Officer Silk Liners

Adler

New member
The leather liner with squared fingers was worn until 1880, then they changed to the more comfotable silk/cloth liners...

Adler
 

joerookery

Active member
The leather liner with squared fingers was worn until 1880, then the changed to the more comfotable silk/cloth liners...

I am not so sure this date is accurate. Certainly that is the date that is used in conventional wisdom however, the leather liner was available at different retailers all the way up to the war. It seems as though the leather one was less expensive. And I agree that the cloth ones were more comfortable. But I do not think it was a sharp date of change. Rather I think it happened over time and still not completely. With more than one helmet in the closet it seems as though one of those would be top floor and the other somewhat more service-oriented.
 

Adler

New member
Maybe I should have written that the silk/cloth liners were available from 1880 on. I agree there's no exact date and it must have been with a certain tansition time or so...

Adler
 
Adler and Joe,
Thank you very much for your help. I had thought that it wasn't until 1900. This info will help me a lot.
Jim
 

b.loree

Administrator
Staff member
Great posts on this thread gentlemen, thank you all again, for your contributions! I am unaware of anywhere else in the world where such comparisons and information exists.
 

pickelhauben

Well-known member
A few months late to the party but there are some beautiful helmets posted here !!!!!!

Thank you all for sharing.
 

b.loree

Administrator
Staff member
A Prussian General's liner:
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The helmet.
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An example of the Satin Officer liner.
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Another Satin example from a Mecklenburg Helme.
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The silk liner removed from the calfskin sweatband. The liner is in 2 halves with 4 creases, one in each corner so it will fit the oval of the shell. The liner is cut larger than the shell so that it can be tack stitched to the scalloped edge of the sweatband. Usually, the small "tack stitches" are found between the scallops. You can see 2 seams where the 2 halves meet, a thin rattan reed was inserted into these which caused the silk to dome up into the shell. Most times these reeds will be broken. The silk was first hand stitched to the sweatband at both ends, then the rest of the liner was tack stitched to the scalloped edge.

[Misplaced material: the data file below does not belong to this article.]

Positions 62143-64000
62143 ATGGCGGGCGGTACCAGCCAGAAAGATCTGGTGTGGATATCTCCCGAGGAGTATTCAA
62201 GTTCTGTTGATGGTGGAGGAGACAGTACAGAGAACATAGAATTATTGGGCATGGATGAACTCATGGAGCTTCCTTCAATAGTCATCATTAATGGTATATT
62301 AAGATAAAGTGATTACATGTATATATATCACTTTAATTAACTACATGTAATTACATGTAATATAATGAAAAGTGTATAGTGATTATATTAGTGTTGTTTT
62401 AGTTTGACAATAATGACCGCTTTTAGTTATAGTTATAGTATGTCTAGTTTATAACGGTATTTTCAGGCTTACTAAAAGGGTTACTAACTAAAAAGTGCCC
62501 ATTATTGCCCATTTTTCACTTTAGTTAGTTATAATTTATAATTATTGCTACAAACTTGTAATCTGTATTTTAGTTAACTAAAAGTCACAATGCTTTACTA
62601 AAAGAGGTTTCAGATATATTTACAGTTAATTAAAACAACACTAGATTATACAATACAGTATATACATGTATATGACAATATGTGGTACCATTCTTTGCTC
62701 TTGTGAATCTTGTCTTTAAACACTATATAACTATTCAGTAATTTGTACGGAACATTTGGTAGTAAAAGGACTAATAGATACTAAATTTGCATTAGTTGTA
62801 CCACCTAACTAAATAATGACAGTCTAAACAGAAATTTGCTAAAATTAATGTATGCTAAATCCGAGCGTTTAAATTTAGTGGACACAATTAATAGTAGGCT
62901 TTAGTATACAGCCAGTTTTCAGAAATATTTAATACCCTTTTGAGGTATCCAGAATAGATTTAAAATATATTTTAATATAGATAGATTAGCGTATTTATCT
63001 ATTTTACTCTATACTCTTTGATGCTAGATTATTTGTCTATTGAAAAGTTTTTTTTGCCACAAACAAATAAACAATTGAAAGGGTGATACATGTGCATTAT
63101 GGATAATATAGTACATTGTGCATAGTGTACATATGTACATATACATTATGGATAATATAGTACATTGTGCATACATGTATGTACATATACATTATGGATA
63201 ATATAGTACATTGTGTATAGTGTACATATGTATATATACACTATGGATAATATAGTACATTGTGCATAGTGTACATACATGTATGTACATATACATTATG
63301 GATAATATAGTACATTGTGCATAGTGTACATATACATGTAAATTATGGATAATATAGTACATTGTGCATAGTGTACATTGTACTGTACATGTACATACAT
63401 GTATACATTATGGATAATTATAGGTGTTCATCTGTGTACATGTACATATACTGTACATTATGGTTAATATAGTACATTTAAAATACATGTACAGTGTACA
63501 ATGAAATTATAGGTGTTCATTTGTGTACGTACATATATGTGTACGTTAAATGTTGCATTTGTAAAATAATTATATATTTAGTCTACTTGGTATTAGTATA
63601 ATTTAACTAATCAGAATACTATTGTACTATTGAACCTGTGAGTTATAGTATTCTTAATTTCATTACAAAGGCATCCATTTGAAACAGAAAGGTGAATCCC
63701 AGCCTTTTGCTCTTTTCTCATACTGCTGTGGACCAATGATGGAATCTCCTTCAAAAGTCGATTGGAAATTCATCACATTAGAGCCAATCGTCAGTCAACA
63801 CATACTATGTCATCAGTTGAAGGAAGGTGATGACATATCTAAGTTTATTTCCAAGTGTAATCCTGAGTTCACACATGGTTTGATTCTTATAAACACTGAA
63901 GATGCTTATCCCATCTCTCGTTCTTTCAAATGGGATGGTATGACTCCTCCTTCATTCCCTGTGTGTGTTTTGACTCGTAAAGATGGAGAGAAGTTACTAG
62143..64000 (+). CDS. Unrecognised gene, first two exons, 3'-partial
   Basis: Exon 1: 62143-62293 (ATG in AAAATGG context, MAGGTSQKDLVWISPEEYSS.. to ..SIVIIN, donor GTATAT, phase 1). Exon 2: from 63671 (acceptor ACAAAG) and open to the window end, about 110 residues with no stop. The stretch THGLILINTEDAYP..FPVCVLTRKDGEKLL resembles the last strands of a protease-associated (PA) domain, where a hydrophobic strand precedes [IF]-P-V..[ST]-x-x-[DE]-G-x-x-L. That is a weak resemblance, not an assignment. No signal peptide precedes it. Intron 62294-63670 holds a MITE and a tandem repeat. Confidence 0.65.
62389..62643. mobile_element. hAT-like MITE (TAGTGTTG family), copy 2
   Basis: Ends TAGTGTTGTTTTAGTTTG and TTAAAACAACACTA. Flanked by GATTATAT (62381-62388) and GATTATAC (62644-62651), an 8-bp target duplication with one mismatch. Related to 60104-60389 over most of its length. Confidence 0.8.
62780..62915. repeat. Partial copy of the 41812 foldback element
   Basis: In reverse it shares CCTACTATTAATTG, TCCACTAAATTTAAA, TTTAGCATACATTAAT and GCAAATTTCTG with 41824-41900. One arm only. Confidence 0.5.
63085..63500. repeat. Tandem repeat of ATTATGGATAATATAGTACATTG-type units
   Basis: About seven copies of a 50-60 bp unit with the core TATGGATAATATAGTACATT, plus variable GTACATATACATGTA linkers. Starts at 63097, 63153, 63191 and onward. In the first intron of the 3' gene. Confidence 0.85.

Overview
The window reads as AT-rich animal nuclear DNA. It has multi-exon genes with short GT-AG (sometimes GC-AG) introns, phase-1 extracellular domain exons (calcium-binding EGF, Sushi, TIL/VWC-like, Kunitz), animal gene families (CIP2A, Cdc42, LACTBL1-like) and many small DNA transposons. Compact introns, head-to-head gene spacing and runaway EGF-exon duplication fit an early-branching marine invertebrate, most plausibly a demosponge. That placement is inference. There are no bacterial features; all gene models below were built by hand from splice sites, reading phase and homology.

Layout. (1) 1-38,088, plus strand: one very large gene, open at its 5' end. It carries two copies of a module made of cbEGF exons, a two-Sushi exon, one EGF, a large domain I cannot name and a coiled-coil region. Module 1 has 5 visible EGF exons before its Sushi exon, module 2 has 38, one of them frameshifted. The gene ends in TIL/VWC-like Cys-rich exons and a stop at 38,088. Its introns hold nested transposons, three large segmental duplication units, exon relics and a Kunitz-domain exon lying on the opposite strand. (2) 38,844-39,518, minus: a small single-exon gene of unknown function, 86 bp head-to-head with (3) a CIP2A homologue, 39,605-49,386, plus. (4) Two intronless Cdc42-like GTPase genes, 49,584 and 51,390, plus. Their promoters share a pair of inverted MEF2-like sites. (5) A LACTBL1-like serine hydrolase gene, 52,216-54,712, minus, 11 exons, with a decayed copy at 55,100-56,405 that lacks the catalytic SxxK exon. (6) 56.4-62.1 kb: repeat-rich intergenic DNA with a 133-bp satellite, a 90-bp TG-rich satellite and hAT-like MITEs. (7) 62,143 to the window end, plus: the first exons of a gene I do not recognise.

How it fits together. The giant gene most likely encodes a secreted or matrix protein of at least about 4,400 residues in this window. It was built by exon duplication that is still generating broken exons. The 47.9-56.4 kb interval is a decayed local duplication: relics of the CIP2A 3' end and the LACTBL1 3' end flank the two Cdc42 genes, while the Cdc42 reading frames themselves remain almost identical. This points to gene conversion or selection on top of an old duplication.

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A near pristine example of a Garde officer liner. Usually these are soiled from use especially if the officer used a hair cream to slick down his hair. The small separations are typical of this ribbed silk cloth. In the worst cases the silk disintegrates into a spaghetti like state! :(
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The above liner pulled down and out of the mid war Garde shell. Note the small tack stitches and surprisingly the use of an M91 officer kokarde filled in by the cardboard backing. This Garde helmet is from my collection and was brought back by a CN medical officer. It has a pe war wappen and spike but all other fittings are zinc.
 

b.loree

Administrator
Staff member
This is one of the most pristine officer liners I have seen, manufactured by AWES one of Germany's top makers....like new! The liner belongs to a Prussian field artillery officer helmet that has been sent for some restoration. Unfortunately, the condition of the outside of the helmet does not match what we see here. Most times, we only see the remains of that AWES trade mark.
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I love these ribboned sweat bands, very much "top of the line".
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Gold embossed. The company even marked the underside of their officer spike bases! :)
 

Sandmann

Well-known member
Nice post, which I forgot unfortunately. Here are unusual liners I‘ve found:

Source weitze.net:
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Source: lot-tissimo.de:
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Source: eppli.de:
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b.loree

Administrator
Staff member
Thanks for the new photos Sandy, I have seen that second one twice before on helmets I have worked on. It is very different than most, quite stiff and almost feels like nylon. The first one I have never seen before on a pickelhaube It reminds me of a French kepi liner somehow.
 

Sandmann

Well-known member
Thanks for the new photos Sandy, I have seen that second one twice before on helmets I have worked on. It is very different than most, quite stiff and almost feels like nylon. The first one I have never seen before on a pickelhaube It reminds me of a French kepi liner somehow.
Yes, I have not seen this wavy silk liner in a Pickelhaube too, but it was a Bavarian reserve officer's helmet that was auctioned on February 26th, 2021
Source: https://www.lot-tissimo.com/de-de/a...chivelot-f850a8a4-64ff-44ac-8c23-acbe00d281a2
 
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